“So what’s happening is many employers are getting out ahead of the graduating class, and they’re locking students in well before they graduate, unlike it’s ever been,” Kwapick said.

The competition is also giving college students more of a say in the hiring process, Kwapick added, over things like salary or remote work flexibility.

The Federal Reserve Bank of New York reported a record $22,000 annual pay gap last year between those with bachelor’s degrees and those without.

Despite that earnings gap, college enrollment has fallen in the last two years. Elise Gould, a senior economist with the Economic Policy Institute, points to what she called a sudden, pandemic-induced recession, as one of the reasons for the drop in enrollment.

While recessions can be good times for people to go back to school, get degrees and find better jobs, COVID-19 flipped that on its head.

Gould also said the pandemic added disproportionate roadblocks for Black, Hispanic and lower-income individuals who may not have been able to enroll or stay in college.

“You need to have money, you need to have time, you need to have other resources to be able to make those kinds of investments,” Gould said. “And that’s just not accessible to many people across the country.”

Staci Heidtke works at UW-Eau Claire’s Career Services office to match students with employers. She said with such a strong job market, students have new assurances that they’ll find something.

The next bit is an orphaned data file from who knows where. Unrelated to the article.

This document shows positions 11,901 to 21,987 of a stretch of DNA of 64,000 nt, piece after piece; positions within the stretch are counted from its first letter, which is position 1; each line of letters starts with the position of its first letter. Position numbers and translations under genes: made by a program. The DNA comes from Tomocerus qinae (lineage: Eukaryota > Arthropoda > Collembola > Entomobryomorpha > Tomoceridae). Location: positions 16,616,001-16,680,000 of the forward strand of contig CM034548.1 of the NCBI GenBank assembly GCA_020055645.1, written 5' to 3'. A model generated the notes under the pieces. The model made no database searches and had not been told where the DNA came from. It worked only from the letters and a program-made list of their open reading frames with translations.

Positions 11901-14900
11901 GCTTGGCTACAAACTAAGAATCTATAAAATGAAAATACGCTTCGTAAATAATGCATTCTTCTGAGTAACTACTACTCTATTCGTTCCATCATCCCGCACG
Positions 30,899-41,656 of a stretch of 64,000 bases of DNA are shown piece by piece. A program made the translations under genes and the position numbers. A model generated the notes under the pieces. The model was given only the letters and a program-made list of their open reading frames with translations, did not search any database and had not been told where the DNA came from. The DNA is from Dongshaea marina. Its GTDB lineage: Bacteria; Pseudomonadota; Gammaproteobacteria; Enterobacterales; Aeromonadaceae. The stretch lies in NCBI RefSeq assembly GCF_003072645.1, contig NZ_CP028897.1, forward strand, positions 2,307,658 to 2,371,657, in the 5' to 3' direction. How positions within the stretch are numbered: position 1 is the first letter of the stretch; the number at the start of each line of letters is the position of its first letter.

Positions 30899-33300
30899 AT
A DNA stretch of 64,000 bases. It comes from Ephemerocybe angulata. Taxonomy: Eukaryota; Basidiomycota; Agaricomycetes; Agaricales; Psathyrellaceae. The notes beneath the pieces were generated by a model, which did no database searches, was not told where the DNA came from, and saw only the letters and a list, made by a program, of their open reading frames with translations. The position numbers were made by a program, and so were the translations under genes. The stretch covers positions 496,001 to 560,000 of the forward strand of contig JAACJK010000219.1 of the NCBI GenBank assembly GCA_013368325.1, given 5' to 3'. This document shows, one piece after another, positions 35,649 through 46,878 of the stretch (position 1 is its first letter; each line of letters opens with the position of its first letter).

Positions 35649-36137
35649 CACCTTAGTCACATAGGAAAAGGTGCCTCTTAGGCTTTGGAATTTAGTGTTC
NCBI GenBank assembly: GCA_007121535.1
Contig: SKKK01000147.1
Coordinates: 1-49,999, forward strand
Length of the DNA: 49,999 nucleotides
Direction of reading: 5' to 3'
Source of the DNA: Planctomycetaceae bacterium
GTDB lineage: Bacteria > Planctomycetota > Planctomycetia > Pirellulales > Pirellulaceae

“And it allows them a little bit of space and a little bit of time to maybe consider a few different offers, negotiate a salary a little bit, which is kind of a new thing for students to learn how to do,” Heidtke said.

Seniors Taylor Schmidtfranz, left, Cullin Peterson, center, and Michael Carlin, right, participated in UW-Eau Claire’s Countdown to Commencement festivities April 20 at the Davies Student Union. Of the three, Schmidtfranz and Carlin have already accepted full-time job offers. Peterson said he’s currently student teaching and feels his future is promising. Rich Kremer/WPR

For some students, like UW-Eau Claire social studies major Taylor Schmidtfranz, the hiring process can go quickly. She was offered a teaching job in New Richmond in April, a day after her interview.

“February, March, I was kind of freaking out a little bit,” Schmidtfranz said. “‘What am I doing with my life? Where am I going to live?”

It’s a relief, she said, to have a job in place.

“I feel ready to graduate now,” she said.